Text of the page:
Lessons for sustainable economy

A cooperative set up in Changlang district has helped 500 Tibetan families living in Miao to become self-reliant with help from the district administration, writes Prasanta Mazumdar

Published: 26th June 2022 08:44 AM  |   Last Updated: 26th June 2022 08:44 AM   |  A+A-

ARUNACHAL PRADESH: More than 60 years ago, Tenzin Rabjor’s grandfather Pema Sherab took the most arduous journey of his life from Pemakoe in Tibet. China had invaded Pema’s motherland. Then, under the leadership of the 14th Dalai Lama, Pema and their fellow Tibetans found a new home in India in the shadow of the Patkai hills in Arunachal Pradesh. After years of struggle, they weaved a success story. The Choephelling Tibetan Service Cooperative Society in the remote Miao subdivision of the country’s easternmost Changlang district has carved a niche for itself in skill building, and has laid the foundation for a sustainable economy.

The cooperative came into being in 1975 and registered under the Arunachal Pradesh Cooperative Societies Act in 1980. It has helped 500 Tibetan families in a population of around 2,600 in Miao, to become self-reliant. Each family earns around `1.5 lakh a year on an average.

Tenzin, the secretary of the cooperative, says after the Chinese aggression, his father S Norbu, who was then a six-year-old kid, grandfather Pema and others fleeing Tibetans were initially resettled at Misamari in Assam. Three years later, they were relocated to Changlang and then, to Miao in the early 1970s. “From 1959 to 1975, our people had faced a lot of hardships. The Central government had given them a plot of land in Changlang for resettlement but its topography was not suitable for agriculture. It’s a hilly region and they had shortage of food. There were issues with connectivity. The places were hardly accessible,” says Tenzin, who was born in India.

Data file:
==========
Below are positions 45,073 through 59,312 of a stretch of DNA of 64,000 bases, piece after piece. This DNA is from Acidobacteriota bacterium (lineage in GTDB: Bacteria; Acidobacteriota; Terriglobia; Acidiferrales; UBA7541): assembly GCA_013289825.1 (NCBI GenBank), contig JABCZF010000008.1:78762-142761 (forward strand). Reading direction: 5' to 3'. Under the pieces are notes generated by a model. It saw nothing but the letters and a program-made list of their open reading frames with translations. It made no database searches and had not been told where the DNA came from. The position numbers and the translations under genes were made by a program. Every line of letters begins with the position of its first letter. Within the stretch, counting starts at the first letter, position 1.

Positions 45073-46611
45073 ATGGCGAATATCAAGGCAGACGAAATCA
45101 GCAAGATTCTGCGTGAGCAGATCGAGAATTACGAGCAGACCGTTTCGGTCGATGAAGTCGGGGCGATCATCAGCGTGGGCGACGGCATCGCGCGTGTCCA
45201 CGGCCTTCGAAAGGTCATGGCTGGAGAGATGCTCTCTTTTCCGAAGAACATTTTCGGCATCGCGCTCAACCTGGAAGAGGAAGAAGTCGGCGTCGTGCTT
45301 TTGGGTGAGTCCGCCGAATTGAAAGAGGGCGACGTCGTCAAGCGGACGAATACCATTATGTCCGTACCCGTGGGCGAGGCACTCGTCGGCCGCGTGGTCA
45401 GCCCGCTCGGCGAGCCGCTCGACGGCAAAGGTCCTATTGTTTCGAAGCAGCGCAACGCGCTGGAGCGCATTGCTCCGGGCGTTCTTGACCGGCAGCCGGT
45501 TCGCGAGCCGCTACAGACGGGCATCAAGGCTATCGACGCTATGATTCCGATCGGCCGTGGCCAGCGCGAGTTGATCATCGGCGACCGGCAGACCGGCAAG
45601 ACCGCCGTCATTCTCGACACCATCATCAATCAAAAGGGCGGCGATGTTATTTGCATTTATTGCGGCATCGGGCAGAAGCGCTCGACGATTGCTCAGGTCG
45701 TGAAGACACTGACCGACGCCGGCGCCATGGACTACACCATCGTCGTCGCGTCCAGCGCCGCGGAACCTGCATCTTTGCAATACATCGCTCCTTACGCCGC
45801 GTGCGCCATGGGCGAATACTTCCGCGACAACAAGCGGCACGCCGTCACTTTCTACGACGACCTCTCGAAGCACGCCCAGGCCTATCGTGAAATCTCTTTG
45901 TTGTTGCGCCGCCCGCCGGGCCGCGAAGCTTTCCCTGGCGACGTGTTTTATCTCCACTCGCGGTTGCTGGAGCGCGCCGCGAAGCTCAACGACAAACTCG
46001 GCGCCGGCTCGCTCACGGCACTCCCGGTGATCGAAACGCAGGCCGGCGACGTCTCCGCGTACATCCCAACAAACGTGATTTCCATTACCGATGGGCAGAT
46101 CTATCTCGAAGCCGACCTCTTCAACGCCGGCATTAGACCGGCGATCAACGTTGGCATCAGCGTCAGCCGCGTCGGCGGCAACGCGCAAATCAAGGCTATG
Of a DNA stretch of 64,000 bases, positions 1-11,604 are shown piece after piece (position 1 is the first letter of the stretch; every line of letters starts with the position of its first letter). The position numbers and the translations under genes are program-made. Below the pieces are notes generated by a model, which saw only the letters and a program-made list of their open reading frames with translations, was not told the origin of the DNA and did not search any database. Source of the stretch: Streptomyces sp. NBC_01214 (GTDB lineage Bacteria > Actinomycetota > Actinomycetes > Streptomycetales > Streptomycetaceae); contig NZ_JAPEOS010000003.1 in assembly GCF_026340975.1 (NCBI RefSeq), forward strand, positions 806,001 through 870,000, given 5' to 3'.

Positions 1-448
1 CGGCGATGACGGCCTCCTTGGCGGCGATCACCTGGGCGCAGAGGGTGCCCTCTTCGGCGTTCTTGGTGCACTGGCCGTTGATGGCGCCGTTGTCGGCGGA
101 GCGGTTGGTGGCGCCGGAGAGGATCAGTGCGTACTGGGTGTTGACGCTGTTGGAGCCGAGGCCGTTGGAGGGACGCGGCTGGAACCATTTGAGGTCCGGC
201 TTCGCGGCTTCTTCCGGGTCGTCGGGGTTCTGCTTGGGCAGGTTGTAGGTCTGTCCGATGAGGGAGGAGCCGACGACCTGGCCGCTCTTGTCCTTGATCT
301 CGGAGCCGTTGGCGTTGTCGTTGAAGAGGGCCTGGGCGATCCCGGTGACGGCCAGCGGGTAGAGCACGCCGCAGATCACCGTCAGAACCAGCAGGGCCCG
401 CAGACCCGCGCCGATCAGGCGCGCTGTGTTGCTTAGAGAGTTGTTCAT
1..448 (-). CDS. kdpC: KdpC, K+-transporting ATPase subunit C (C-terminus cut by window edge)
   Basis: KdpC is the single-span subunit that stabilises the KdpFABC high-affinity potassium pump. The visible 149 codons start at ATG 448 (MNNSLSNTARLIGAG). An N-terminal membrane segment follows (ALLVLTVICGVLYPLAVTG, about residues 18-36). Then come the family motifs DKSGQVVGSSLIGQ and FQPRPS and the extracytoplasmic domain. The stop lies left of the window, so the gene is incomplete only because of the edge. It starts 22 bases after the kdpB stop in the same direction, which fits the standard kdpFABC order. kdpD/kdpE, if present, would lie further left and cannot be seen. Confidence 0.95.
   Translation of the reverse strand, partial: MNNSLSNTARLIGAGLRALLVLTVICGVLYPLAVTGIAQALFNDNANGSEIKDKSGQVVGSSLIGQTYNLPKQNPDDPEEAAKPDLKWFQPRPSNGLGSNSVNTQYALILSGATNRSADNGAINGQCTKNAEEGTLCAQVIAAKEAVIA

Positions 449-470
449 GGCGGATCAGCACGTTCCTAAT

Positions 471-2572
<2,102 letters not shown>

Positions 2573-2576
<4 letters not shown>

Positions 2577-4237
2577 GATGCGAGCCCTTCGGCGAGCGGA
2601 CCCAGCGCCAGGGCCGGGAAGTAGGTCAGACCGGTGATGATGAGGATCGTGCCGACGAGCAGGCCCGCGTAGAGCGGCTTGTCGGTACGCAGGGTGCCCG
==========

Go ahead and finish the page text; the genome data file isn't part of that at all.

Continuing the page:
“The hardships continued in Miao. The turnaround came in 1990 with the grace of His Holiness the 14th Dalai Lama and the support of Central and Arunachal governments. Our lives are now stable,” he says. The cooperative was meant to make sure the settlers could eke out a living. The handicraft section is its main unit that produces wonderful handmade carpets among others. The raw materials are imported from Panipat in Haryana. Foreign raw materials are also used in carpet making. Tourists come from far-off places to see the Tibetan skills in craft. The customers can customize their designs.

The administration will launch a website for online marketing of carpets. The craft and weaving centre currently acts as a vital medium to transform the unemployed people into skilled weavers and helps preserve the centuries-old weaving traditions of the community. The cooperative has ventured into diverse fields of business. Its other units include a departmental store, a fitness centre, a hardware store, a cyber café, an electronics store, a hotel, a brick kiln, a mini bank etc. It is also into tea plantation and rents out tractors to farmers. It runs a library too.

The government had resettled these Tibetans on a plot of land measuring 2,000 acres. The cooperative runs 13 units from here and the hotel from Tinsukia in Assam. The society’s mini bank offers loans to the cooperative members for seasonal business, housing, farming etc. It mobilises their savings through savings accounts, recurring deposits and fixed deposits. On an average, it gives loans of `1.5 crore to 35-40 members annually.

Tenzin says the cooperative had started expanding since 2009. Previously, it had only four units, including the carpet-weaving section. “My son is the fourth generation of Tibetans in India. Almost every single Tibetan in Miao traces his/her roots to Pemakoe. The place is close to the international border,” he says.

The Tibetans in India are not eligible for government jobs. However, some 400 youth from the community in Miao are serving in the Special Frontier Force of the Indian Army, Tenzin says. Phurbu Tsering, a member of the cooperative, had purchased 20 shares of `100 each. He earns around `6,000 a year from this investment. He is also a team leader and draws a monthly salary of `12,000. A weaver says she earns `10,000-`12,000 a month.

Changlang Deputy Commissioner Sunny K Singh says the administration in coordination with the National Bank for Agriculture and Rural Development is trying to obtain GI tag for the Miao carpets. “The old setup has been completely renovated with-new generation looms, ergonomics seating, smart lights, sound system and bay windows. The administration is imparting training to interested persons,” he says.


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